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I've played with a few people who had Srixon clubs, but I'd never hit one myself until I decided to review the Srixon Z-STAR driver. I always enjoy hitting and reviewing drivers - I figure they'll use top-notch designs and the latest technology. So, here's my review.
When you're considering a new driver (or any club, for that matter), knowing its specifications and features can be a big help. So, before I get into my personal impressions of the driver, here's some information on the club.
This driver is a highly customizable, user-adjustable club. By using its STAR Fitting SystemTM, golfers can independently adjust the head's weighting, lie and face angle. By swapping weights and changing the club's settings, golfers can promote a particular trajectory and increase their accuracy. Up to 84 different configurations are possible, so there's a high level of customization. The face angle alone has 12 different settings, from 2.5 degrees closed to 2.5 degrees open.
This driver is packed with technology, and in addition to the STAR Fitting SystemTM, it uses a "Starburst"TM variable face design to increase the high Coefficient of Restitution (CoR) area (the "sweet spot"), a feature which increases both distance and forgiveness. The third high-tech feature of the driver is the MiyazakiTM DROMOSTM graphite shaft fitted to the head. According to Srixon, it's "the first premium custom shaft designed specifically for adjustable clubs."
So, the Srixon Z-STAR driver has a 460cc pear-shaped head and it looks conventional at address, but its sophisticated technology means it's far from a conventional driver. Srixon's "Quick Tune Technology" makes adjusting the driver's face angle and weight settings quick and easy - instead of wrestling with a wrench for several minutes in order to change a weight, a simple quarter-turn lets you pop out the old one and put in the new. And unlike most user-adjustable drivers, the weight kit for the club comes standard with the club - it's not an extra-charge option. The extra weights are stored inside the handle of the wrench. Both are brilliant ideas, and I hope other manufacturers follow Srixon's lead!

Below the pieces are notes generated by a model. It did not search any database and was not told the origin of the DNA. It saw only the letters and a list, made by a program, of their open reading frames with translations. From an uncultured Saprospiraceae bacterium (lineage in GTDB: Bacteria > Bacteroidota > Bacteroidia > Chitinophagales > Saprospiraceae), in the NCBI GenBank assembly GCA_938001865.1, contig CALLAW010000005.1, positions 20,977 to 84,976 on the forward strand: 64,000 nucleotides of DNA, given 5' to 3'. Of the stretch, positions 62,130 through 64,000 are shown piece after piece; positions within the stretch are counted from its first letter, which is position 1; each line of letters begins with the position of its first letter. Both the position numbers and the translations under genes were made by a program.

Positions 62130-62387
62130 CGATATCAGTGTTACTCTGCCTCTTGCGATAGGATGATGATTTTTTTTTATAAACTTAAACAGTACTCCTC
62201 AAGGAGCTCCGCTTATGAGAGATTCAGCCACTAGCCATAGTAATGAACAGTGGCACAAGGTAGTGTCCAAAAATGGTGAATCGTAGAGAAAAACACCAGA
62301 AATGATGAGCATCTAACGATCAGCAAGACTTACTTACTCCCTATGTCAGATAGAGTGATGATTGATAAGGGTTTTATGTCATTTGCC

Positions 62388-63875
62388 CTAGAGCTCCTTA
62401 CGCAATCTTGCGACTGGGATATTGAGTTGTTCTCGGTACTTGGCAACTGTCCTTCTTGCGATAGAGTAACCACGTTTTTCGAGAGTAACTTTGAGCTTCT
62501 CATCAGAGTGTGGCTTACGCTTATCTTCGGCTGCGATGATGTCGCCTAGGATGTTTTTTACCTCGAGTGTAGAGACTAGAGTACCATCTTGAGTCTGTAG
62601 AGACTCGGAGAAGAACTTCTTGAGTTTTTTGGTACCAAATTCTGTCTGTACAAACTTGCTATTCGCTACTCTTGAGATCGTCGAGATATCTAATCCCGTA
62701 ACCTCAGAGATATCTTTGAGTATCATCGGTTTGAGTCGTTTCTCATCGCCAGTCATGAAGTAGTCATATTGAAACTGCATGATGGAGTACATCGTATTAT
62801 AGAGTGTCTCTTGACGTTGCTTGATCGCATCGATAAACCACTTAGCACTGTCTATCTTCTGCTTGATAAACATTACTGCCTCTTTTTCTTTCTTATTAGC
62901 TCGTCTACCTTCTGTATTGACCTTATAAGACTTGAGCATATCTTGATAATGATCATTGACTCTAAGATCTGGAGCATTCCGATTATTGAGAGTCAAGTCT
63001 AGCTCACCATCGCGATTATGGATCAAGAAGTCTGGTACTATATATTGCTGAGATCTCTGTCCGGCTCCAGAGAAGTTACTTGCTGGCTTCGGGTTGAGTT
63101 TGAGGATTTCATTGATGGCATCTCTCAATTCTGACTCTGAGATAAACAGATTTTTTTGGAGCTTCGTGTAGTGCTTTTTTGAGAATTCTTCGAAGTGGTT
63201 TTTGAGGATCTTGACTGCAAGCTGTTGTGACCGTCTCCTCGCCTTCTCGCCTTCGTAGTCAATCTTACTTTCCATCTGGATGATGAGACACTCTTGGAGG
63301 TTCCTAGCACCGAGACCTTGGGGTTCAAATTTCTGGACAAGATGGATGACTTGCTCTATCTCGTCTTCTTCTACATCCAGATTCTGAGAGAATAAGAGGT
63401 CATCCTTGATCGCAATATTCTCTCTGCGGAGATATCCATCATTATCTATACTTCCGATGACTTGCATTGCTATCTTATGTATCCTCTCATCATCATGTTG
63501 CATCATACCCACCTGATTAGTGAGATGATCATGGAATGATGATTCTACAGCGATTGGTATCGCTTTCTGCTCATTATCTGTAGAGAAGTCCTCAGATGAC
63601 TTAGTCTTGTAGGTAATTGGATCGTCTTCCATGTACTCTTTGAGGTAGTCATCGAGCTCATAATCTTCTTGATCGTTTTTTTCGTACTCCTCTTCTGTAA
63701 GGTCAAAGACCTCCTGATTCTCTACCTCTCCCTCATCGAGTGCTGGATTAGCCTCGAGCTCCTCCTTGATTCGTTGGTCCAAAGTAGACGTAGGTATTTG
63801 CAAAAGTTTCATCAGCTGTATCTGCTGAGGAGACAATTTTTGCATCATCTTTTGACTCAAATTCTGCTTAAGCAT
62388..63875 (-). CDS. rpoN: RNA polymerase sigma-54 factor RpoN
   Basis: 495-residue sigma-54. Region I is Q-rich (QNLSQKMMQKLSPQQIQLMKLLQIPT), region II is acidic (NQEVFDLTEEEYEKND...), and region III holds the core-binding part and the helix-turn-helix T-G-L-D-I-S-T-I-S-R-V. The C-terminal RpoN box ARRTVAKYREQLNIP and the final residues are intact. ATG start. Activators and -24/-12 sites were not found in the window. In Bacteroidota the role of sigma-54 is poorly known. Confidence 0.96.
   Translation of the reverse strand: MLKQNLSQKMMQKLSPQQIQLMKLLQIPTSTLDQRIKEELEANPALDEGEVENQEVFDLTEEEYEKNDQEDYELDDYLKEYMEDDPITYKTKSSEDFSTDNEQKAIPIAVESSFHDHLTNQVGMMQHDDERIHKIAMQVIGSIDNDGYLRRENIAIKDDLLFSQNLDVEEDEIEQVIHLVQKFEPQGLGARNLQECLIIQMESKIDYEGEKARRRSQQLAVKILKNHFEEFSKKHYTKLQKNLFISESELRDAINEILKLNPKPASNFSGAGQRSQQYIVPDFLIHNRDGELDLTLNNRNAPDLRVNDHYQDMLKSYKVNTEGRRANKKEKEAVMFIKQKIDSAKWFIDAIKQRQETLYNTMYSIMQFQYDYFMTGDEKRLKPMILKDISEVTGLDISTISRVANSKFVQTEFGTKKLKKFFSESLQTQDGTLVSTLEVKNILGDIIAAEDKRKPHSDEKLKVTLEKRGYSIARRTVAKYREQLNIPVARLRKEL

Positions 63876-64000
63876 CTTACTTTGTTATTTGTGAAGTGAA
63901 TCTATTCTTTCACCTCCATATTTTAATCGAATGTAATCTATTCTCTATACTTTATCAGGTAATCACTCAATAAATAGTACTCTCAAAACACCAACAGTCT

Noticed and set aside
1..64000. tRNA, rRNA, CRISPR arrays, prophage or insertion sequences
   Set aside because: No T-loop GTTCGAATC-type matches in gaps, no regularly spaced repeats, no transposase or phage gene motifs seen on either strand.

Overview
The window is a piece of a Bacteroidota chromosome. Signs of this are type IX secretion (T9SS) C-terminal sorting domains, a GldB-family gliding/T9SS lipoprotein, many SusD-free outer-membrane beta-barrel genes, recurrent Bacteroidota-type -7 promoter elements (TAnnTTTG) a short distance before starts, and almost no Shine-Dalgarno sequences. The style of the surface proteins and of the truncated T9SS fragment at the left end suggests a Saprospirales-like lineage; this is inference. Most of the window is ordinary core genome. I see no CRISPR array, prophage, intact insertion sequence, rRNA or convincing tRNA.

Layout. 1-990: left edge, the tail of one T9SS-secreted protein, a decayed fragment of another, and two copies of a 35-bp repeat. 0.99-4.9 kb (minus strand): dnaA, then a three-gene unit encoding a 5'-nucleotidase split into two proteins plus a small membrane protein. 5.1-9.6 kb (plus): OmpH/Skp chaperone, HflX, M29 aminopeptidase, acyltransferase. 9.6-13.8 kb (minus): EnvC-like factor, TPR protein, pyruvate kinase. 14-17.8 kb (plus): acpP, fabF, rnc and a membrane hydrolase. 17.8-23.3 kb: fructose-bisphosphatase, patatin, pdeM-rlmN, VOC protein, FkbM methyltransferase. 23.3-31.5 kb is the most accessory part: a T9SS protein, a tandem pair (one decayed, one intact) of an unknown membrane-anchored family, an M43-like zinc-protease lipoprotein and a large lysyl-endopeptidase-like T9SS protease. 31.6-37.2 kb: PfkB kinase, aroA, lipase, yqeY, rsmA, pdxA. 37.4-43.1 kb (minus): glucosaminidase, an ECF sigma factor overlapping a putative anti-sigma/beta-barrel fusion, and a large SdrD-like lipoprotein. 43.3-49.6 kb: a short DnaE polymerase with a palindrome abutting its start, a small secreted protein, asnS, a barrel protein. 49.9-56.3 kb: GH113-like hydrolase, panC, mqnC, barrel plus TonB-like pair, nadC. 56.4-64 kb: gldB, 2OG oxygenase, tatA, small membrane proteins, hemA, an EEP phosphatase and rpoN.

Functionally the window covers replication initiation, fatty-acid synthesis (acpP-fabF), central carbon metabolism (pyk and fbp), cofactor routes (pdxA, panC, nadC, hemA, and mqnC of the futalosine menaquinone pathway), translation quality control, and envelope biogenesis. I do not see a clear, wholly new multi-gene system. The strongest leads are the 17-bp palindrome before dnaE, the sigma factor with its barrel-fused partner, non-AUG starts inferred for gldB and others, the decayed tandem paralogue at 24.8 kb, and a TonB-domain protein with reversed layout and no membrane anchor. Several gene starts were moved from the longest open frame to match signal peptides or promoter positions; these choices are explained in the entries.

And here's another great idea, one that will help those of us who tend to get confused when we're trying to adjust the settings of our drivers. A design on the MiyazakiTM DROMOSTM shaft acts like a "cheat sheet" by showing you the ball flight you can expect when the club is aligned in a particular way. And written diagrams can show you how swapping out the weights can affect your swing. With these nice little touches, Srixon makes a complicated technology easier to understand and implement.
Now for the good part: how does the Srixon Z-STAR driver perform? I tested the 10.5-degree loft, but a 9-degree is also available. The DROMOSTM shaft fitted to the club I hit was a regular flex, but it also comes in stiff, extra-stiff and senior flexes.
The club set up well at address, as I expect from a traditional pear-shaped head. It looked quietly understated but felt balanced throughout my swings, and I never wondered where the head was in my backswings. Feel at impact was solid, but I prefer a bit more feedback to tell me when I made poor contact.
Distance wasn't the strong point of the Srixon Z-STAR driver, although its length was respectable. With all of its adjustable settings, accuracy, not distance, seems to be what the Srixon Z-STAR driver is all about.
Changing the club's different settings definitely changed the ball flight. I always have trouble figuring out how adjustable drivers work, but the Srixon Z-STAR driver actually made it pretty simple. This club makes it easy to change your ball flight without changing your swing. Some would say that's good, but others would say the club masks swing flaws which should be corrected, not covered up with a band-aid.
The Bottom Line: The Srixon Z-STAR driver is a solid club for golfers who want high-tech adjustability. It's not the longest driver out there, but you can adjust it in a way that will make your drives much more accurate.